The comments came in, and they were excellent. My readers took time to really think about the story, especially its complicated structure. Where did they fall into the "dream" of the book? Where did they fall out, get distracted or confused? I took all the pages, the emails, and I made a master list. These were the areas to look at more closely. Where I hadn't quite delivered what I wanted.
Of course, with feedback, especially feedback in quantity, there are some rules to keep your sanity. Extreme likes or dislikes are suspect. Opposing views cancel each other out. You look for repeating comments. What many people noticed is often worth your notice.
This is my fourteenth book, my second novel. I've been through the feedback rounds before.
The same thing always happens: I fall out of love with my story.
I turn a more critical eye on it. I stop enjoying the characters quite as much. I find holes in the plot. I think the setting is overblown, over-detailed.
It's a date gone bad, and gone on too long into the evening. I'm tired now. I want to go home.
Falling Out, Falling In
I'm telling you this story because (1) you may have been there, (2) you may be there now, or (3) you believe professional writers don't go through this. They do, we do. It's normal. The ego gets slammed, no matter how gentle the comments, how right-on the suggestions. It's not perfect? Really? You say this to yourself, never to anyone else; you wouldn't be that foolish. But it haunts you for a while.
It's like finding out something really bad about someone you love dearly. What do you do with this new knowledge, this new way of seeing them? Do you say, "Get lost," and move on? Because you know it's going to take some work to get the love back.
It took me about five weeks. The printed-out comments and the manuscript itself languished on my office shelf. I got busy with teaching, four new online classes and an all-day workshop in Boston. I started reading more--three books I loved, in different genres. I painted a bedroom wall sunshine yellow. I wrote letters (yes, still do that). I made soup. I didn't worry about the manuscript sitting and waiting for my verdict.
Well, yes, I did worry a little. I thought about it sometimes and felt a rush of anxiety. What if I never touched it again? What if I just stopped writing, forgot I am a writer?
Beyond the worry was trust. As I said, I've been here before. I know the ego needs a while to lick its wounds, to settle down. My perspective needs to realign. I need to fall in love with my story again--and that can't happen when I am only looking at its warts.
The reading was doing me good, anyway. Alice Munro's collection of short stories, Runaway. Brilliant. Claire Messud's novel The Woman Upstairs. Dani Shapiro's new book, Still Writing.
It was Dani who got me going again.
A few nights ago, I was reading her little book in the bathtub. It's about writing, how to keep writing. I had picked it up weeks ago and set it back down, not interested, but now it pulled at me. Truth all over the place. Just start, it said. Get back into it, one sentence at a time.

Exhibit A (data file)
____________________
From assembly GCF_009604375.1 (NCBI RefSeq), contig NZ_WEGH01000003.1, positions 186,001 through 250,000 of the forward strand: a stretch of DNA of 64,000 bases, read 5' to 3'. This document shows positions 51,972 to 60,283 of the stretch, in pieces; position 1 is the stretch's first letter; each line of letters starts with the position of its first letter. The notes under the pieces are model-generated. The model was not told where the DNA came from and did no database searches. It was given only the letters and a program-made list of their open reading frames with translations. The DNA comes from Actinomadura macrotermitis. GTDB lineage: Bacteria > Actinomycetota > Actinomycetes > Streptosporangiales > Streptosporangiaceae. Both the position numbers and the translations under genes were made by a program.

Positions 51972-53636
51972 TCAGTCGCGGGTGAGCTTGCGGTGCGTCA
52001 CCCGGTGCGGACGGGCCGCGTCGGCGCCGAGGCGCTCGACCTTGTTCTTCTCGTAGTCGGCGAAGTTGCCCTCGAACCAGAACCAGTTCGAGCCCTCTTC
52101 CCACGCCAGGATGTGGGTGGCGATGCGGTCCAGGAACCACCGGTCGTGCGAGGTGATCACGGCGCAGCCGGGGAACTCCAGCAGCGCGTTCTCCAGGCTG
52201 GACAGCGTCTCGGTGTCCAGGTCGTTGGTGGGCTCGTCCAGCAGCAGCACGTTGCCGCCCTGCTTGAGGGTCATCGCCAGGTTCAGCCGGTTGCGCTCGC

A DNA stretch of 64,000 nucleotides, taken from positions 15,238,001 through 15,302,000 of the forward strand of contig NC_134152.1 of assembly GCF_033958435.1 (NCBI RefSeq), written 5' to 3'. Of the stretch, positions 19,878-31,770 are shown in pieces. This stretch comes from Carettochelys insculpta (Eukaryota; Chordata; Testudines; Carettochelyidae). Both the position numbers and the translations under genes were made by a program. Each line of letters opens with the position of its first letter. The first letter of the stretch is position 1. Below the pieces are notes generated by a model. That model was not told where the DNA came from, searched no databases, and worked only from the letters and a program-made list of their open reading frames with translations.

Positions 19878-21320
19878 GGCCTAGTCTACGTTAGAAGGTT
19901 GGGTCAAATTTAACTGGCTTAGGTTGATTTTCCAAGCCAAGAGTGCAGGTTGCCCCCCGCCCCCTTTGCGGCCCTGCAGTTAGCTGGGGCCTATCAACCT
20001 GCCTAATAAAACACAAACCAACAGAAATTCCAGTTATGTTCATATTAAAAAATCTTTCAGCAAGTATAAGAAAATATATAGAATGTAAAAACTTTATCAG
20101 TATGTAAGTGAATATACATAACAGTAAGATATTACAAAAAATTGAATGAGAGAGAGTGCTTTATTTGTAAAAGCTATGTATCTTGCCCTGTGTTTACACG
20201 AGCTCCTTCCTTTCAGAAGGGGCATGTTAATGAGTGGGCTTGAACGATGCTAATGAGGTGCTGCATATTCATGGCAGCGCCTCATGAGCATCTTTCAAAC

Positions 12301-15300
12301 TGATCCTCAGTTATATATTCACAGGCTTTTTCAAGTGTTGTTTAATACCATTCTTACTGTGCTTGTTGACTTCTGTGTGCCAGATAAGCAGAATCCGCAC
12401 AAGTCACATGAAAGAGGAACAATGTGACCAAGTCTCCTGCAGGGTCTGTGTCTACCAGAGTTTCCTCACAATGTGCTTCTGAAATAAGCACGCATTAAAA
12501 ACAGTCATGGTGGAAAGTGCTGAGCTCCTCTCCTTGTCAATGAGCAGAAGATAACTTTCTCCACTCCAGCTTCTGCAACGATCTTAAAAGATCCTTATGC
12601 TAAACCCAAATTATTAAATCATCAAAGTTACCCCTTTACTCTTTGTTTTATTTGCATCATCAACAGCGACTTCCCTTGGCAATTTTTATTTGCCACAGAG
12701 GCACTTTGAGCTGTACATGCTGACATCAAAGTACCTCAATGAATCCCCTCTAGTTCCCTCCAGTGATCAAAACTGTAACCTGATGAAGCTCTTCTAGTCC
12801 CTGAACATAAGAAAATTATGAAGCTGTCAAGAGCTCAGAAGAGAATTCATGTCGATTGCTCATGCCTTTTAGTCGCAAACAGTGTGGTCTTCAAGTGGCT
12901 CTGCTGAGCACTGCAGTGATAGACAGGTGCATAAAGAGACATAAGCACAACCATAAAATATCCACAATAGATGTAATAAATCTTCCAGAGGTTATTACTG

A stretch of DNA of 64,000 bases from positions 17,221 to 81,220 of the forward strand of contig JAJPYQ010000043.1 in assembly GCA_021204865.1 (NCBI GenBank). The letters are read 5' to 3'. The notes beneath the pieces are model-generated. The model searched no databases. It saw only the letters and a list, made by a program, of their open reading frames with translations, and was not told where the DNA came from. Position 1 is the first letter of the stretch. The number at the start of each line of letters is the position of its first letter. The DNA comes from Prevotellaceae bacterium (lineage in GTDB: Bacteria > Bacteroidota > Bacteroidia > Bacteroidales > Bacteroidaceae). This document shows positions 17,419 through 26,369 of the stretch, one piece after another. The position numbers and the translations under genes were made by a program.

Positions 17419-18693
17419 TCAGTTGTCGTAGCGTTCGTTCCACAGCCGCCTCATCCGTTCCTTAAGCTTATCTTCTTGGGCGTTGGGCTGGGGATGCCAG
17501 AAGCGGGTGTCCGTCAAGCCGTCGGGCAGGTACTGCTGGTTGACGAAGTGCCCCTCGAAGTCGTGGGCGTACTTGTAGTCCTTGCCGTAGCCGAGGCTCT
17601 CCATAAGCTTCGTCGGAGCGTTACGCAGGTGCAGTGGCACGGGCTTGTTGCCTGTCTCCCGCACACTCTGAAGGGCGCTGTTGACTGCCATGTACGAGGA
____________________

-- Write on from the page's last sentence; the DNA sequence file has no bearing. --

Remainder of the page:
The next day, something had shifted inside. I was cleaning out some old teaching files and came across a writing exercise I loved. (I don't remember where it came from, whose class I learned it from. If you know, let me know--and credit is yours!) It follows this post. I found my last freewrite from this exercise. To my amazement, it was about this very novel that I was working on. I'd taken the prompts and created some backstory about one of the characters. As I read it, I fell in love! She's a great character, one of my favorites, one I've worked hard to even like. Cranky, fearful, and utterly charming.
My family went off to bed. I stayed up. I opened the manuscript on my laptop and began to read. Not half bad, I thought, getting interested. Then I took a deep breath and began reading through the feedback. An idea came, how to solve one of the questions. I began to type.
When I looked up again, it was two hours later. The house was silent, just me and the furnace clicking away. I closed my computer and went to bed.
The next morning, I was at it again. And so it's been, ever since.
I treat book relationships a lot like people relationships. You can get tired of each other. You can discover some nasty stuff, and still you can come back to an agreement: You're in this for the long haul.
Try this exercise, to celebrate Valentine's Day with your writing, if you wish.
Eightfold Writing Exercise
Choose a character or narrator in your current writing project, someone you'd like to get to know in a new way. Spend no more than five minutes freewriting on each of these prompts. Take them in order. Set a timer--it's easy to go over the five-minute limit, but the game is not to.
4. First criticism
5. Listening in
There's no right way to do this, no explanation of what any of these prompts mean. What do they mean to you? Where do they send your writing?